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My 'net connection sucking
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saxifrage00
For the past month my 'net connection at home has been hella flaky, and been down more often than the entire previous year combined. I'm at school now and I can't access my server, particularly the collaborative world project. Which sucks, because it means nobody else can reach it.

I'm actually hoping it's just flakiness and not deliberate Telus asshattery. I'll be moving before long, so I won't have to deal with this particular load of ship anymore. (I'll just get a new one to deal with.)

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When Telus finally (4 years) figured out we were running some mail and web servers on our account contrary to the terms of service, they slapped a bunch of inboound filters on our connection. You might be in the same boat.

If that's the case they are bastards and they won't have my business after the move.

I know they instituted inbound filters for common ports like 80, 25, 22, 21, etc. When I asked them about it, it was ostentiably for protecting the network from viruses. This makes sense, since there are a lot of unprotected services running on those ports. A Westender article noted that savvy compsci students who were using their servers to actually learn networking were just using higher ports. So I set up my webserver on 3000, and my ssh server on 3022... those ports shouldn't be targetted by viruses so if Telus is now blocking them they are right bastards.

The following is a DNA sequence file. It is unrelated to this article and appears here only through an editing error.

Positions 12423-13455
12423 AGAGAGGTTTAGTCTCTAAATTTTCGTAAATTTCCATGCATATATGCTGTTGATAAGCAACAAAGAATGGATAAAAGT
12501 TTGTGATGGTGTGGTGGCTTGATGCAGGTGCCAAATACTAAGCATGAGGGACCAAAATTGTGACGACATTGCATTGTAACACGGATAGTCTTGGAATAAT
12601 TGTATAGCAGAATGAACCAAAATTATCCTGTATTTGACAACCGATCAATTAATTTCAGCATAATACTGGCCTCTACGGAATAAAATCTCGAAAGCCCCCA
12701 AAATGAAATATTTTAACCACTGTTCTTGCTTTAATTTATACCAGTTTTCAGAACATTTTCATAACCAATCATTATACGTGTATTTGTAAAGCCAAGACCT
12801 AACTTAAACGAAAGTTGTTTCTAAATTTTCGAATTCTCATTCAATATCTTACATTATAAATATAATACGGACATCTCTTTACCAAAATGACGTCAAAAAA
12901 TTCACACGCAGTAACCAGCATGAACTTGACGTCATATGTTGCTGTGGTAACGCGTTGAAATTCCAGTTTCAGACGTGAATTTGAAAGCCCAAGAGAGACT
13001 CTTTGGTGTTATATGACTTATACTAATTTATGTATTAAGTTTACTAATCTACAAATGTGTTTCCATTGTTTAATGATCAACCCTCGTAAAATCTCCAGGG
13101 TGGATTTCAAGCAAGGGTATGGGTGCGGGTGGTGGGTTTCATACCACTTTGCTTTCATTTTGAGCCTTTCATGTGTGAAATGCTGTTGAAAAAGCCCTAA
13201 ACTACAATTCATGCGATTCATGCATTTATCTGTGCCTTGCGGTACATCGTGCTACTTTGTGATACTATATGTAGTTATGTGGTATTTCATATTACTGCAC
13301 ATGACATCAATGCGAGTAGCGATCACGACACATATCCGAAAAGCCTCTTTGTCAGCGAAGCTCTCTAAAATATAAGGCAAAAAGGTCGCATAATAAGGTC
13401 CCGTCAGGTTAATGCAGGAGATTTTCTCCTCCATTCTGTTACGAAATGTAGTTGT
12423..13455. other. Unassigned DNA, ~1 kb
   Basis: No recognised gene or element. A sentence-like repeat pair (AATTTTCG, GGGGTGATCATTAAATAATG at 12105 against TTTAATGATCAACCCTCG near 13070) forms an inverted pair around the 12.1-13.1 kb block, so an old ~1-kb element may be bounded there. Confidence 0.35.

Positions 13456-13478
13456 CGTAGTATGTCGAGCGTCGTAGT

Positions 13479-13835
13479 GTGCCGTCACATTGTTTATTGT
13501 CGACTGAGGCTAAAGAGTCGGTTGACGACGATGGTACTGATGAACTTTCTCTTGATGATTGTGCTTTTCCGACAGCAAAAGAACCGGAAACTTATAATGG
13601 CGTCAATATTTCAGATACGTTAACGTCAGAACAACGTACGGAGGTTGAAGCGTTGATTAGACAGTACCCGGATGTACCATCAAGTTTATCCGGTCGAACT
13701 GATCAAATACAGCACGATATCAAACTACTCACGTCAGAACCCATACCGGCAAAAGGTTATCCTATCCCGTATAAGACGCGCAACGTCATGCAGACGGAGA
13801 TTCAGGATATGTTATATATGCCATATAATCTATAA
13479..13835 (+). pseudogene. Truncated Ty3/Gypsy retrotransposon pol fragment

As for terms of service: they don't actually disallow servers (define a server these days!) but they don't support servers...

Maybe not relevant, but a server is whatever software is listening for connections so if they chose to get literally they could just block all inbound connections period, I guess. Anyway that's just rambling because it's late -- here's hoping it's a glitch and not Telus being "helpful", preventing even the most opportunistic of attacks on your system by blocking ports they have detected (increasing!) HTTP traffic on. Wouldn't surprise me, though, and as they don't support servers on the residential plan, of course you don't get to complain.

Our solution was to buy the version that *does* support servers, so if you need some virtual servers in our meagre system, let me know.

Yes, it turns out it was just normal flakiness. A power-cycle on the router and DSL modem fixed it.

Thanks for the offer. I like playing with server boxes, though, so I hope I won't have to take you up on it.

Yeah, my reference to defining servers was more on the level of Internet topology than software services. The entire point of the Internet was a peer-level network. The increasingly locked-down 'net service being offered to average people is just serving to turn the 'net into yet another passive medium, with interactivity only provided by "legitimate" hosts like LiveJournal. Cutting out the little hosts just rubs me the wrong way, and stifles the development of new things.

I agree, though its roots go back to the initial commercialization of the net, where big services did (and still do) refuse to peer with smaller routing services, which is why Internet path redundancy is so incredibly below what it should be. Another good idea that has a hard time surviving capitalism.

Huh, I didn't know that about the fatter parts of the infrastructure.

Some days I really wish capitalism would just apologise for being obnoxious and go home alone.

My internet (Shaw) has been sucking to the point of being useless in the last week save for one day. It's got that same 'reboot the modem once an hour and it works' thing going that telus had in its worst points. Actually, the only internet that's been dead reliable for me has been straight-from-modem DSL or dial-up. I wonder...

Telus does seem to have a problem with routers. I can't imagine why, though: it's just standard network gear, you would think they'd have figured out how to interface to ethernet properly before rolling out ethernet-over-DSL.

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